The Raspberry Pi is now officially an international superstar.
The ultra-portable ARM system has taken the US by storm, selling out its US stock in a matter of hours and accumulating a waiting list as long as six weeks. A second supplier, Newark, has limited quantities of the B Board model in stock.
That the Raspberry Pi would be such a success comes as little surprise. The Linux systems are a hobbyists dream, offering a highly accessible platform in a form factor that can fit into just about any enclosure or usage case.
The success of Raspberry Pi, however, should give firms in London's Tech City and other UK startups hope that local businesses can not only make it in the global market, but catch on at a scale that can rival some of the biggest brands in the world.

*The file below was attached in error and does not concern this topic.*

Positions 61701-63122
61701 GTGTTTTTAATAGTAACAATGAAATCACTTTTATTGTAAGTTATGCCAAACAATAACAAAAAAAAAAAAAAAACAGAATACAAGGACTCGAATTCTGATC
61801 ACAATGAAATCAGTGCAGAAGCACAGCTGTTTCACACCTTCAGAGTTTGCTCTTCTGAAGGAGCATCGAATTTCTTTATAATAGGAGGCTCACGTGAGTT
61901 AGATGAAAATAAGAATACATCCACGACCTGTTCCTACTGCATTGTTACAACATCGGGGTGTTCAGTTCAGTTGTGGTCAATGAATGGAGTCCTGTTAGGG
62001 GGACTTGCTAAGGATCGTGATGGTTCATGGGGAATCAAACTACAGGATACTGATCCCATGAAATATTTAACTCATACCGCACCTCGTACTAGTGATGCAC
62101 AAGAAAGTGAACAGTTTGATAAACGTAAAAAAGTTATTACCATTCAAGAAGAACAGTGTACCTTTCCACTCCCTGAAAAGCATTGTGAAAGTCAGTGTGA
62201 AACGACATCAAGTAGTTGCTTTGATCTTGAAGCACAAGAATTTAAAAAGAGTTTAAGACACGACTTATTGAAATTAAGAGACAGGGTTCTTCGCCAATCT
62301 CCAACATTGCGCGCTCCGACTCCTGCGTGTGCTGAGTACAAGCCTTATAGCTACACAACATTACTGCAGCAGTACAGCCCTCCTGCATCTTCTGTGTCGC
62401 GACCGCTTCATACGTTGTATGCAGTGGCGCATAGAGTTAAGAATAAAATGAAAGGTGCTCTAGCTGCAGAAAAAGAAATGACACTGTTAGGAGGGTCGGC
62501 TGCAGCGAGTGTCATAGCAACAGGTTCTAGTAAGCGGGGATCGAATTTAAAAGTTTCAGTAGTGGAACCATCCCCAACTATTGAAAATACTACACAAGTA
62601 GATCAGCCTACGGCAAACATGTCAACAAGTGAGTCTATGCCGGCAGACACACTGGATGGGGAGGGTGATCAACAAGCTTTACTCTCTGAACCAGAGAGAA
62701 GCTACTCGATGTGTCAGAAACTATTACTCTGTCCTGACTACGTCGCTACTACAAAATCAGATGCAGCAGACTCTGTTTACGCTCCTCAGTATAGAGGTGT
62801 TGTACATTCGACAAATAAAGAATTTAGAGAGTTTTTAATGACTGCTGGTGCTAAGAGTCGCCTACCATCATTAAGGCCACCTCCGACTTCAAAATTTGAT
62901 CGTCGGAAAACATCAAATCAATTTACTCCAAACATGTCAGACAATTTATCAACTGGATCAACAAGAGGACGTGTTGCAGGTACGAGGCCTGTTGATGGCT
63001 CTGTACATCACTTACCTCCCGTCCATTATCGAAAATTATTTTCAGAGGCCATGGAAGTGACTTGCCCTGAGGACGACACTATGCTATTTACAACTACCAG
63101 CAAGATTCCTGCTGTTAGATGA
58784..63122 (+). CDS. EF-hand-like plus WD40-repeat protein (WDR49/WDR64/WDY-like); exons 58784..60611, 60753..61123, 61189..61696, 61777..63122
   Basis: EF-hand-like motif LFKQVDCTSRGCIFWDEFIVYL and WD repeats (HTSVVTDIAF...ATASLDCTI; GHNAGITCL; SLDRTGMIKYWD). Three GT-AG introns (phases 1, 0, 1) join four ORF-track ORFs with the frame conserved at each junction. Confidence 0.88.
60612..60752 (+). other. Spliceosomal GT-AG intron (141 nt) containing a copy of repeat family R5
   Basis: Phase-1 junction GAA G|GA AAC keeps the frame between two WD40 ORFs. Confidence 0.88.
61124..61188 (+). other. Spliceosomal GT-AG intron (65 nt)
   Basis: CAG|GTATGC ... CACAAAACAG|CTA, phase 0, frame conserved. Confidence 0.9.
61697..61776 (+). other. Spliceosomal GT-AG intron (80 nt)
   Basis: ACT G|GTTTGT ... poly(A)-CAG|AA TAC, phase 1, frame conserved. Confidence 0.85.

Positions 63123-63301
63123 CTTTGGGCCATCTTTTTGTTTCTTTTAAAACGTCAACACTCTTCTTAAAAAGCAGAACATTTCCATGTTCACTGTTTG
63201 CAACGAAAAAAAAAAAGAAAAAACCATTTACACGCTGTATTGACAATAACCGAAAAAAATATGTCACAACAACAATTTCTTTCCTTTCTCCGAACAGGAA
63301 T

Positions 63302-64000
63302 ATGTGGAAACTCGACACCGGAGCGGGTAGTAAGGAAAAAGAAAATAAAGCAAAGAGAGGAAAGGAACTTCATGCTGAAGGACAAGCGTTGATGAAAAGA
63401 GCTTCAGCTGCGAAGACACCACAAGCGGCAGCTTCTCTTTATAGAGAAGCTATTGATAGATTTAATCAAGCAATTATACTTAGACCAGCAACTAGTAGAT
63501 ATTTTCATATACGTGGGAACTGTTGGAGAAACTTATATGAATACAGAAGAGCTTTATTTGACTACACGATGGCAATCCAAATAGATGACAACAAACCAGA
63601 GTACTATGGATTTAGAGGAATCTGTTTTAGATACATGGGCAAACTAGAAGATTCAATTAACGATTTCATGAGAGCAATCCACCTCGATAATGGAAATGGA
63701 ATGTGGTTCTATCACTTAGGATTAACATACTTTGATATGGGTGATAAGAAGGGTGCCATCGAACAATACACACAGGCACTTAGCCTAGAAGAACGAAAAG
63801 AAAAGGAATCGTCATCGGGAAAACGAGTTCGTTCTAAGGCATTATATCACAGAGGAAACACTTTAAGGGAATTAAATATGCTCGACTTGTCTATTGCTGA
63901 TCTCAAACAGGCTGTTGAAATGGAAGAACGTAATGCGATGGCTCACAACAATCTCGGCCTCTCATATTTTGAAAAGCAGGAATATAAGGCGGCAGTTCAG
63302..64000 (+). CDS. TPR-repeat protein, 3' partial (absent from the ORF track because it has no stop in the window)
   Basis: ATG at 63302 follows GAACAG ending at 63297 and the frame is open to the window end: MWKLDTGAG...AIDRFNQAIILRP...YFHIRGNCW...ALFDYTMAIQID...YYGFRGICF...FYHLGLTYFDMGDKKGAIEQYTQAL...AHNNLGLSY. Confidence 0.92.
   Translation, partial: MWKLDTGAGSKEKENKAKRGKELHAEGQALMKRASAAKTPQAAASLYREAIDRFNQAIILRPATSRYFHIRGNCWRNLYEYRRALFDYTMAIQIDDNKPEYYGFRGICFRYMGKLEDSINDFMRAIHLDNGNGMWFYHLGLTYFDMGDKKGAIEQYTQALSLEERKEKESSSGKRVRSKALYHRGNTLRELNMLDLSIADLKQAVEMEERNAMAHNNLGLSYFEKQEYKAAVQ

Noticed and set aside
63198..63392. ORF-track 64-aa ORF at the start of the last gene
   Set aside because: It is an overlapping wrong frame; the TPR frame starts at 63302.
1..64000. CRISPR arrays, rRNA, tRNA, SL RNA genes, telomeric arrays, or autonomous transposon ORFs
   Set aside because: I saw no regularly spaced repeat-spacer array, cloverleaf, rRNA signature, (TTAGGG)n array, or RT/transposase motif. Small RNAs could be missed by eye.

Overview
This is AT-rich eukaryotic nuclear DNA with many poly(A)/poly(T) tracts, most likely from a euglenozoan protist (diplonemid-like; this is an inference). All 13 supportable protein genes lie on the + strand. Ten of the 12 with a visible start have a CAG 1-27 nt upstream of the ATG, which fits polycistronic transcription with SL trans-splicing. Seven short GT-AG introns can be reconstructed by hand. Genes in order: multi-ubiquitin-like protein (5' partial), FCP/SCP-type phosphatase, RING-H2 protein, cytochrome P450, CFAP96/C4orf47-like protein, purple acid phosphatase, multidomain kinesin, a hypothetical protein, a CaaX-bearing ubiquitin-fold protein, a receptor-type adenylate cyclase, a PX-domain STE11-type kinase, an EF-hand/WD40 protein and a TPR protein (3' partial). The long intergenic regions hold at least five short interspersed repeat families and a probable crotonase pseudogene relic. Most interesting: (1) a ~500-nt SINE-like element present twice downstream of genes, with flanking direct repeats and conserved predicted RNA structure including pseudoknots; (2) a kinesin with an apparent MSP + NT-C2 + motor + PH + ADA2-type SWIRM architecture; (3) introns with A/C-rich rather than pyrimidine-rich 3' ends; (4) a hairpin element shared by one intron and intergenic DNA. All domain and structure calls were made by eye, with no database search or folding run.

Now that the Pi is an international success, hopefully the company can give something back to the local market and bring additional UK technology startups into the limelight. The company and its co-founder Eben Upton have emerged as leaders and champions of initiatives to imrpove technology education and business policy locally.
The Raspberry Pi also follows in the footsteps of other UK firms famous for making portable, efficient PCs. Clive Sinclair made himself a household name in the 1980s when he launched his line of affordable home systems. While Raspberry Pi has a long way to go before reaching Sinclair's heights, the smashing debut in the US a very solid start.
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